Too Sore To Ride!

Dang! I wanted to ride today, but my legs are too sore to ride! :frowning: This is day 2 now. Does anyone know how long it takes for that to go away?

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Some of it you can push through. Most of it actually. Depends on age and how long practice sessions were. And what you did. Some soreness actually goes away after a few minutes of activity. I will probably sound harsh, but if you can get out of bed and do a few weight body squats and walk around the track once or twice - you can ride. And it’ll help soreness go away, too.

First principles of exercise tell us that soreness is from doing something we aren’t used to doing. Using muscles in fairly new ways and new combinations. Unless its extreme, push through it with moderate and regular sessions. It’ll diminish quickly.

Sore in what way exactly? That can also be useful information. Like, if it is your quads burning - thats usually from not sitting in the seat enough as a beginner. Things like that.

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In all the sports I have played over the years, the second day after a new or especially hard workout is the worst. After that, get back on the horse and fight through the soreness to beat it.

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Well, I was sore the next day. Everything is fine until I squat down to get something. It’s in the quads. I thought I could ride just fine, because it was doing better today. I can sit and balance, but I couldn’t peddle.

@NewCreature, well this is day 2. Good, then I should be a powerhouse tomorrow.

You know. I am not sure how to describe it… Almost like a stiff frozen feeling. No, not cold frozen.

Just push through it. Its normal. Be moderate.

To frozen to push through. Maybe an essential oil will speed up the recovery process.

If you have an essential oil that works for you, it may help with comfort. It may help the speed of healing. But, you are a brand new rider. You are pushing backward almost as hard as you are pushing forward, and you will until you get more efficient in your riding.

Keep it up! The soreness will start to dissipate quicker and quicker, and at some point you will realize that your legs aren’t shaky when you quit riding.

This soreness is part of it.

Good for you, and congratulations!

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Do what works for you, it often gets better once you are warmed up. (For beginners, I’d recommend warming up before getting on the uni, to avoid taking a fall.)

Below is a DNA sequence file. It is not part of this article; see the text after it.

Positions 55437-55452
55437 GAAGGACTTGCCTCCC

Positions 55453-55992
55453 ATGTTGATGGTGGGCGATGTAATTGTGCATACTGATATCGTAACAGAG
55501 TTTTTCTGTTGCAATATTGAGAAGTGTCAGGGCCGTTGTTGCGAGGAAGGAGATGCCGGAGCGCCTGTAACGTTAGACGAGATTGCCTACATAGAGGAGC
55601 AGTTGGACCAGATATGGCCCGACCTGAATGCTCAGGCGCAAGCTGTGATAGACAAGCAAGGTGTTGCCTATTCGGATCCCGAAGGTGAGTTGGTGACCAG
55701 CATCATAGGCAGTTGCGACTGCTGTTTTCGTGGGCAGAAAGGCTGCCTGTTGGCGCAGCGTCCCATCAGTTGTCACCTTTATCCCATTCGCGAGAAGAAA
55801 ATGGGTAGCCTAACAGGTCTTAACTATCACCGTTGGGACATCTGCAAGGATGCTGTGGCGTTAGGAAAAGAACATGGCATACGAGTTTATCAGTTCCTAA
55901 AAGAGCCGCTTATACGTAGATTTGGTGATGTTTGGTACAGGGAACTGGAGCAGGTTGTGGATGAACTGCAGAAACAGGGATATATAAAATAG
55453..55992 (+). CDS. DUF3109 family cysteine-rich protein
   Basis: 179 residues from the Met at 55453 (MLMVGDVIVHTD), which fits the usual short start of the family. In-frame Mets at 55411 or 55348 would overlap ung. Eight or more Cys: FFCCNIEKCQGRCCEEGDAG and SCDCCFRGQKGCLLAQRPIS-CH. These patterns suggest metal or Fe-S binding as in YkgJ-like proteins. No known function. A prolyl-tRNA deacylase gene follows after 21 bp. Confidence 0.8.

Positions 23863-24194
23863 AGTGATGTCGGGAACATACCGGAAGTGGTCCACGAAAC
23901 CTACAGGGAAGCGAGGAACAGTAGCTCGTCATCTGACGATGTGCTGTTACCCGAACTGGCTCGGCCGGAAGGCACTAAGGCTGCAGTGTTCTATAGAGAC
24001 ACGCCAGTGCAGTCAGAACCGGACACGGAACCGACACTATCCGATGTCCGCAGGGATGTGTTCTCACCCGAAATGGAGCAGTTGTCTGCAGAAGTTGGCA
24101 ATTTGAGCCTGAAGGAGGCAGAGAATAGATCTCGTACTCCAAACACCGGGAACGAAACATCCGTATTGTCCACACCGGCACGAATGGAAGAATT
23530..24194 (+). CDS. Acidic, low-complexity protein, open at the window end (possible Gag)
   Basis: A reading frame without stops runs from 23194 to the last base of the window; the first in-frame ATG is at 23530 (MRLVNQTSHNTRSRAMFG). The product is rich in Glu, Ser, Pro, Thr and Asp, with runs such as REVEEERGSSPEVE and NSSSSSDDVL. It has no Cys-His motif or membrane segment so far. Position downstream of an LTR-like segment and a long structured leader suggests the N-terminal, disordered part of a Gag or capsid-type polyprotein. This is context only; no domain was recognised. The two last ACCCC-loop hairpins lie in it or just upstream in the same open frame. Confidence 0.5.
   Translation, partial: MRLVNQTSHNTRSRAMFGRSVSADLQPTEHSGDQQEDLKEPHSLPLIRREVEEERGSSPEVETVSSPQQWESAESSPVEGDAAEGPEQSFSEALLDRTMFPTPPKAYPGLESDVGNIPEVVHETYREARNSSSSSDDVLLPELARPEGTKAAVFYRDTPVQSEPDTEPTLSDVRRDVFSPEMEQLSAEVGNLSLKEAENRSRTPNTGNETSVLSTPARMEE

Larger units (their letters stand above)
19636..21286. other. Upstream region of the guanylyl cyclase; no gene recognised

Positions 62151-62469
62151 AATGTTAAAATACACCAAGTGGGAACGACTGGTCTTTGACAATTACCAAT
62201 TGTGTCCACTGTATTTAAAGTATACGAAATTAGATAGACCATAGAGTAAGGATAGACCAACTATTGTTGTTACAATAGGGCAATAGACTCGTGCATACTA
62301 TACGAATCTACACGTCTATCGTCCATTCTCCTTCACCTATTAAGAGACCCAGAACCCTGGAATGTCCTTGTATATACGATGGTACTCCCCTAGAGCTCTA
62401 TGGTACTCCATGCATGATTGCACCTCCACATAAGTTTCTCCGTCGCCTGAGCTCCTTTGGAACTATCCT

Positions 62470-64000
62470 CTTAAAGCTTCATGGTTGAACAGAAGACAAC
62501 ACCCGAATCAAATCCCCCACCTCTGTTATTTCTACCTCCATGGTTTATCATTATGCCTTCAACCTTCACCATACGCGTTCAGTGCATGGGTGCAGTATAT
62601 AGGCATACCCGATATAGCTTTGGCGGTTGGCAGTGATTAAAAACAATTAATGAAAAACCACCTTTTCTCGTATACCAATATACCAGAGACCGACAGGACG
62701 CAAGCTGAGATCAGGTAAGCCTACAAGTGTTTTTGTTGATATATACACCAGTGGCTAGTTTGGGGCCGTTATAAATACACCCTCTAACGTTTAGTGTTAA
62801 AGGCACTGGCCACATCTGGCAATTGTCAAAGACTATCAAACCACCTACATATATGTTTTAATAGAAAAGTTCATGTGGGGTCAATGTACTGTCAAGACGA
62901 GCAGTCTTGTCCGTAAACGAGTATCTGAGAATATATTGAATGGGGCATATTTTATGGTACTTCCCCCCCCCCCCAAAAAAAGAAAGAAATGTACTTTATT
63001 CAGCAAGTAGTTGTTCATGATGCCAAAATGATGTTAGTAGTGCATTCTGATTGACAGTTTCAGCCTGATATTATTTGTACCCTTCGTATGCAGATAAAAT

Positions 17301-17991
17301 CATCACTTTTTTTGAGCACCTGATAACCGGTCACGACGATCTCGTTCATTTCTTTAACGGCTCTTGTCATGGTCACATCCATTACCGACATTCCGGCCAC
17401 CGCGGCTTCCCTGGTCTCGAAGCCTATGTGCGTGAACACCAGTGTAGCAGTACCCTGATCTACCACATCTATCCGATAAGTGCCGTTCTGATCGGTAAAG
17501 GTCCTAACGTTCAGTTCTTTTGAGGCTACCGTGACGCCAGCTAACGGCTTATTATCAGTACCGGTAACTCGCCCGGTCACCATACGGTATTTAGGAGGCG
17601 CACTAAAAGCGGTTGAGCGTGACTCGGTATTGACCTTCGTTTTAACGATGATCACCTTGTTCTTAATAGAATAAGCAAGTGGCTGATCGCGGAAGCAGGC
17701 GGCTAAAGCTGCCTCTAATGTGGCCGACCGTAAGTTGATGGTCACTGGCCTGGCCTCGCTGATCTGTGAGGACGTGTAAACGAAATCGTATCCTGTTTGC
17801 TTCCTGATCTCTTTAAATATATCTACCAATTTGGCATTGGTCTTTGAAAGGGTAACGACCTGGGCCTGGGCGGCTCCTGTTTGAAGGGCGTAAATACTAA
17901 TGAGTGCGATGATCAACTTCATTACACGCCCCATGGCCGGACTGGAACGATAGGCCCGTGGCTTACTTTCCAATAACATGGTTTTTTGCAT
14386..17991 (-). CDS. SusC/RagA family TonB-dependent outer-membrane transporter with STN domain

I had great fun at Elsbet watching people struggling to get down the stairs in our accomodation after one or two days of riding. I think the intermediate riders suffered most, since they went on longer tours but a lot of them are not quite as skilled with the brake yet and ended up having very sore quads. But after taking minutes to get down a set of 10 stairs to get to breakfast, most of them still somehow managed to ride for the day.

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How to you warm up? :confused:

Walk a few laps around the track. Do a few bodyweight squats. Some light stretching. Jogging a lap is probably overkill.

When I go to practice the uni, to be honest my warmup is actually doing a chill ride for about a mile. Then I’ll do more strenuous stuff.

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My warm-up is basically riding, must of the time I try to start “slowly”, and after a km, I end up at 22-23 kph

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Just get your blood flowing a bit. Walking briskly, slow jogs, jumping jacks, a few squats, high knees, whatever you like that gets you through the motions.
When I used to train beginner unicycle groups for kids, I used to just have them play some kind of simple ball or other group game to get them moving. I’ve never been a big fan of stretching before exercise, unless you are planning on maxing out your range of motion (if you are doing high kicks in martial arts, probably makes sense to stretch, for unicycling, usually not IMO).
Of course, if you are riding at a level where you are not falling of a lot (even when you are tired), just riding around gently is a perfectly fine warmup too.

When I took a course to get a trainers license, they had us do a simple exercise to show how effective warming up can be: we did 3 standing long jumps (on foot) and measured that distance. Then a 15 minute warmup (mostly just jogging), do the same standing long jumps and measured that distance again. The difference was quite significant, somewhere in the neighbourhood of 20%.

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I do gentle squats to warm up the knees, and head movements for the neck, and arm rotations. And do some stretches once I’m done.

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I will try these suggestions then. Thanks everyone for your help. :blush: